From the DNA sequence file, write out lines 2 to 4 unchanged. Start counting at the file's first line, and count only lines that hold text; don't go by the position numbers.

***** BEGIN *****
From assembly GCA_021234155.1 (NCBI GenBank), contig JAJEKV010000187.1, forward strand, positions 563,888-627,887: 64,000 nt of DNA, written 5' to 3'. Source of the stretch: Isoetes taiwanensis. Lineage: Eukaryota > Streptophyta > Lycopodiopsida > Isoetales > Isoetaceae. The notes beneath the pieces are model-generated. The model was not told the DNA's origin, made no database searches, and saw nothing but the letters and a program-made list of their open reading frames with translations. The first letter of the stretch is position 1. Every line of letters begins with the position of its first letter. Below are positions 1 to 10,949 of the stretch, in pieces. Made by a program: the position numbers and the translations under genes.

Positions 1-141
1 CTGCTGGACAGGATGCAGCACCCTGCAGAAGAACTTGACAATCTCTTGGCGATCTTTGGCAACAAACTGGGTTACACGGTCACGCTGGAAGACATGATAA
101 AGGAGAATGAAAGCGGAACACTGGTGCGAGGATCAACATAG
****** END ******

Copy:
Positions 1-141
1 CTGCTGGACAGGATGCAGCACCCTGCAGAAGAACTTGACAATCTCTTGGCGATCTTTGGCAACAAACTGGGTTACACGGTCACGCTGGAAGACATGATAA
101 AGGAGAATGAAAGCGGAACACTGGTGCGAGGATCAACATAG